Diary: In the studio with Timbaland and T.I.
It’s just after 11 p.m. one night in late February when Timbaland decamps to Executive Studios, a recording facility owned by multi-platinum rapper T.I. in Atlanta. The night before, Tim (the mega-producer’s offstage name) and Justin Timberlake performed at Atlanta’s Philips Arena for yet another sold-out show on the ”FutureSex/LoveSounds” tour and, after a day’s rest, Tim is ready to hit the studio again.
When the door to the studio swings open, we’re led by an assistant to a sprawling studio where T.I. is congregating with a group of friends that includes Atlanta mixtape maestro D.J. Drama, Philadelphia rapper Cassidy and T.I. himself, whose tiny, reed-like build belies his ”King of the South” moniker.
Tonight, T.I. is impatiently pacing back-and-forth in the recording studio — which is sparsely furnished with a mixing desk and a flat screen TV — playing back songs from his upcoming album which is untitled but is themed ”T.I. vs. T.I.P.,” out in July on Grand Hustle/Atlantic. (The rapper’s real name is Clifford Harris and his two nicknames are ”T.I.” and ”T.I.P.”). ”I got almost 60 songs already,” T.I. announces, reeling off the names of big-name producers (Wyclef Jean and Mannie Fresh among them) who have already contributed beats to his new release. Then T.I. plays snippets from several of the tracks he’s completed, including a fierce collaboration with Southern superstars Lil’ Wayne and Young Jeezy. ”Whoo!” Tim cries, nodding his head to the beat. ”Them n—as is a problem. Ya’ll should start a group together.”
After T.I. finishes previewing his new album, Tim grabs a pair of chunky Sony headphones and begins setting up his Ensoniq ASR-10 in a corner of the studio. Tim’s made all of his hits on this early ’90s-era keyboard, from Ginuwine’s ”Pony” to Timberlake’s ”What Goes Around Comes Around”. He has an almost romantic relationship with his ASR-10 — he confesses that when he tried to switch to another keyboard, it ”got mad at me?the letters [on the keyboard] starting looking at me like they was frowning” — so he can’t start a session until the machine is ready to go.
Moments later, when the ASR-10 is plugged in, Tim calls out to T.I. ”What you lookin’ for? I’m a man of many colors.” T.I. scratches his goatee contemplatively. ”I could go anywhere with you,” T.I. says, ”how about ‘Dirt off Your Shoulder’ [Timbaland’s hit with Jay-Z on The Black Album]. I want this year’s version of that.”
Tim sits down at the ASR-10 and begins silently beat-boxing to himself (this is how all Tim productions begin, even multi-layered masterpieces like Timberlake’s ”Cry Me A River”. Moments later, Tim shouts ”Turn the lights down!” to an engineer, and when they dim he cranks out a minimalist drum beat (which sounds like something like L.L. Cool J’s ”Rock the Bells” over the gargantuan studio speakers. Heads nod approvingly to the beat but Tim is far from finished. ”This is the foundation,” Tim says over the music. ”I can go much further than this. You want it melodic?”
T.I. looks on, thrilled at the early progress of Tim’s work. ”Do what you do,” he replies, smiling widely, ”Do you.” So, Timbaland adds a squishy, Parliament-Funkadelic-styled synth sound followed by a sample of an angelic sounding voice cooing ”AHHHHH.”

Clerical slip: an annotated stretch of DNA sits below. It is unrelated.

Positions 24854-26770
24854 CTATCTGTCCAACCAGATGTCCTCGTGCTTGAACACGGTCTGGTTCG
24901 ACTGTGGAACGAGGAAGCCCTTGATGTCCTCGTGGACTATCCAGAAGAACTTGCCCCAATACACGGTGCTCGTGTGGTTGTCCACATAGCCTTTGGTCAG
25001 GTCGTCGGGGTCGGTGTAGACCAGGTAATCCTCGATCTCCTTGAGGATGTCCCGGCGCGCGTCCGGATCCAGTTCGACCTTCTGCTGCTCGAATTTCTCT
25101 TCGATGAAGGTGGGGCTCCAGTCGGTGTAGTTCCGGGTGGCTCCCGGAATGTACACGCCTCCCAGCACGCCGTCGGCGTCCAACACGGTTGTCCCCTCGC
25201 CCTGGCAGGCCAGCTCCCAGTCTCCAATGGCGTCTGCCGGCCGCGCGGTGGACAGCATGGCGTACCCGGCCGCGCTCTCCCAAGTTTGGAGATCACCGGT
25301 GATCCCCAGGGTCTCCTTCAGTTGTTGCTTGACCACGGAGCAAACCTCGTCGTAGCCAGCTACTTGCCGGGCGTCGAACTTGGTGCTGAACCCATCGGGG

Suddenly, Tim stops the music and presses a button on a computer perched next to his ASR-10. The voice of an old Southern black man comes over the speakers: ”Put a ball on each end,” the voice croaks, ”stretch it upside the wall and make a SOUND.” No one — not even the beatsmiths who work for Tim — has any clue where the maestro is going with this. Tim confuses the situation even more by actually talking to the sample. ”You like that track?” he says directly to the computer. ”It’s aiiiiight,” the sample says back when Tim pushes a button on the computer. ”Who the hell is that?” T.I. says, laughing. ”It’s Ed,” Tim says nonchalantly. Tim then reboots the sample and when ”Ed” says ”make a SOUND,” Tim cuts to the track he made for T.I. Now it all makes sense; Tim has created an unusually powerful spoken word intro to the song. But Tim still isn’t done. He runs across the hall to a soundbooth and beat-boxes into a microphone which T.I.’s engineer rushes to record. Then Tim taps out a frenetic beat on the studio glass which he motions the engineer to capture as well. T.I. looks on silently, stunned by Tim’s strange genius.
Now T.I. is inspired. ”Let me in!” he shouts to Tim. T.I. and Tim then trade places in the vocal booth. Like Jay-Z before him, T.I. does not write any of his lyrics down on paper, so he stands in the vocal booth for a moment running through rhymes in his head. Then he grabs the mic and nods to his engineer who pushes ”record.” To everyone’s surprise, T.I. starts with what’s obviously the song’s hook: ”Get that money, get that money!” he raps in trademark husky Southern drawl. ”If you ain’t got nothin’ for me/well get back from me!” The chorus is so instantly catchy that when T.I. repeats it in order to get the most perfect take, Tim’s beat-makers stand up from their chairs and pantomime handing out huge wads of cash. ”Does that suffice,” T.I. says, bowing down respectfully in front of Tim, ”oh great one?” Tim expresses his satisfaction with the hook and then T.I asks for help: he wants an even darker sound. ”I want that zeeeeeooowwww,” T.I. says, making a bassy, growling sound. Tim goes to work on his ASR-10 and a low, humming ”Zzzzzzzzzzzzzzzzzz” booms over the speakers, shaking the room as though it had been hit with an earthquake. ”It’s the mark of Zorro,” Timbaland says proudly, packing up his keyboard just after 5 a.m. ”I’m gone.”